Crime is down in Charlotte, where do leaders put criminal justice dollars?

By Sharon Smith - bio l email

CHARLOTTE, NC (WBTV) - A year and a half ago, neighbors marched through downtown Charlotte demanding more dollars to fight crime. They got more police, and more assistant district attorneys.

Now the conversation has changed, or at least shifted.

In 2010, the Charlotte Mecklenburg Police Department reports crime is down. The public outcry over high crime has turned to a hush.

It's up to members of the Criminal Justice Citizen's Advisory Committee to interpret how lower crime stats translate to funding and priorities for county government.

That's part of the on-going discussion for members of the committee, who meet every month at the Government Center. They are preparing a report to submit to the County Commission in June.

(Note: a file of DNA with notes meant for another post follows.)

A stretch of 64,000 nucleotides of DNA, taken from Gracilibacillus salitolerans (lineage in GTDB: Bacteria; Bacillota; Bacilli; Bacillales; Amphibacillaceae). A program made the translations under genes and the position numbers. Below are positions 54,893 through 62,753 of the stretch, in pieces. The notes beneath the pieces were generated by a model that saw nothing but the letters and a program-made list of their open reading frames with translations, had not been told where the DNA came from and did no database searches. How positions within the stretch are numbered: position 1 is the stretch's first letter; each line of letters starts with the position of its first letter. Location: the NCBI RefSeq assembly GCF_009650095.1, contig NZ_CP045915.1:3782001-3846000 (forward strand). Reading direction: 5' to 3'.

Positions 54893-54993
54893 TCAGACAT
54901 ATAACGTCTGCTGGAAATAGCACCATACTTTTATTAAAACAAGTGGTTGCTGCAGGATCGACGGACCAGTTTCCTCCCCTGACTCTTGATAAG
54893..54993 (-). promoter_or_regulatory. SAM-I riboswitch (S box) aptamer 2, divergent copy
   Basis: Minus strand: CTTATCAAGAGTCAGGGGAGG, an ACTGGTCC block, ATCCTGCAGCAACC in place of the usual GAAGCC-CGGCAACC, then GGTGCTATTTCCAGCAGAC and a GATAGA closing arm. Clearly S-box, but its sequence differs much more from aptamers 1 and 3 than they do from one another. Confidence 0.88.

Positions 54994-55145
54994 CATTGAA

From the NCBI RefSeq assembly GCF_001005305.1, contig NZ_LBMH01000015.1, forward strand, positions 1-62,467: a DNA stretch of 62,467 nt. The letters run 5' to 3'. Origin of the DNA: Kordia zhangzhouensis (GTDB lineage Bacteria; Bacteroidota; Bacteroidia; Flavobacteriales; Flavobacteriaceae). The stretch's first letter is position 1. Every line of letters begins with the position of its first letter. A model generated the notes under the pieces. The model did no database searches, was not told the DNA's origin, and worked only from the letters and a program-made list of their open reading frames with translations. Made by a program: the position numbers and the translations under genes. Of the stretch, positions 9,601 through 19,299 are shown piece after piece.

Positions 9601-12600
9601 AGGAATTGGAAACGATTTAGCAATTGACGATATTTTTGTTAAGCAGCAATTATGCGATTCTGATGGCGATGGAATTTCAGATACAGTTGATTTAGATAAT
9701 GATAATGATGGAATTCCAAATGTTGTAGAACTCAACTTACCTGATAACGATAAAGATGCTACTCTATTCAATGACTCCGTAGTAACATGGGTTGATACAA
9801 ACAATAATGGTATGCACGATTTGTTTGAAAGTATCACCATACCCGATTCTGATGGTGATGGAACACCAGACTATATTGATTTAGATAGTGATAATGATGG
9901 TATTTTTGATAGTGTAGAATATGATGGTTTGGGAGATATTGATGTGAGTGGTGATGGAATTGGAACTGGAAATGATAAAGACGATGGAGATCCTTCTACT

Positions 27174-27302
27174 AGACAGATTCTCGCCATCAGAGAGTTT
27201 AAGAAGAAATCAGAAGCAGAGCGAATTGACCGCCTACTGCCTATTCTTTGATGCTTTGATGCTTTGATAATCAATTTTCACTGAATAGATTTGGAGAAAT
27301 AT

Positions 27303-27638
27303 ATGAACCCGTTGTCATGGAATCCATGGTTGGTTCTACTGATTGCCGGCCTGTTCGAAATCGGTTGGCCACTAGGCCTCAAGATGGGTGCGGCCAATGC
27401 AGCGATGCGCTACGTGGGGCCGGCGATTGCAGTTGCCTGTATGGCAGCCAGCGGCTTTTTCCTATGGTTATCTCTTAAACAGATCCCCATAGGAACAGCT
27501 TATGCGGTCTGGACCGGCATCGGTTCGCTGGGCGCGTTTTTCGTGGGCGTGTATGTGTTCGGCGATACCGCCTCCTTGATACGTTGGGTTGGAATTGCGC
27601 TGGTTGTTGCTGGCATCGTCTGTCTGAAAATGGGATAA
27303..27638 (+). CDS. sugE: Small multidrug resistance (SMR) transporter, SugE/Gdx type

Monday night, the committee asked for insight from people who work in the system: prosecutors, judges, and probation workers.

They were asked to respond to this question, among others: How do you perceive the accuracy of the crime and public safety statistics and data being provided to the public?

They have much to consider. The Charlotte Mecklenburg Police Department reports crime was down in all divisions for 2009. The crime reductions were significant, 18-percent lower when it comes to property crimes; 21-percent lower when it comes to violent crime.

At the same time, the caseload for Mecklenburg County Assistant District Attorneys is up. New numbers from the Administrative Office of the Courts, which tracks cases filed across the state, shows several hundred more felony cases from July 2008 through June 2009. The AOC report shows the number of burglary cases jumped by 443, larcenies by 434, but robberies went down by 129 cases filed.

Committee Chair Mark Sumwalt says they are trying to get a handle on what all the numbers mean and where to place priorities. The next few months will be their crunch time.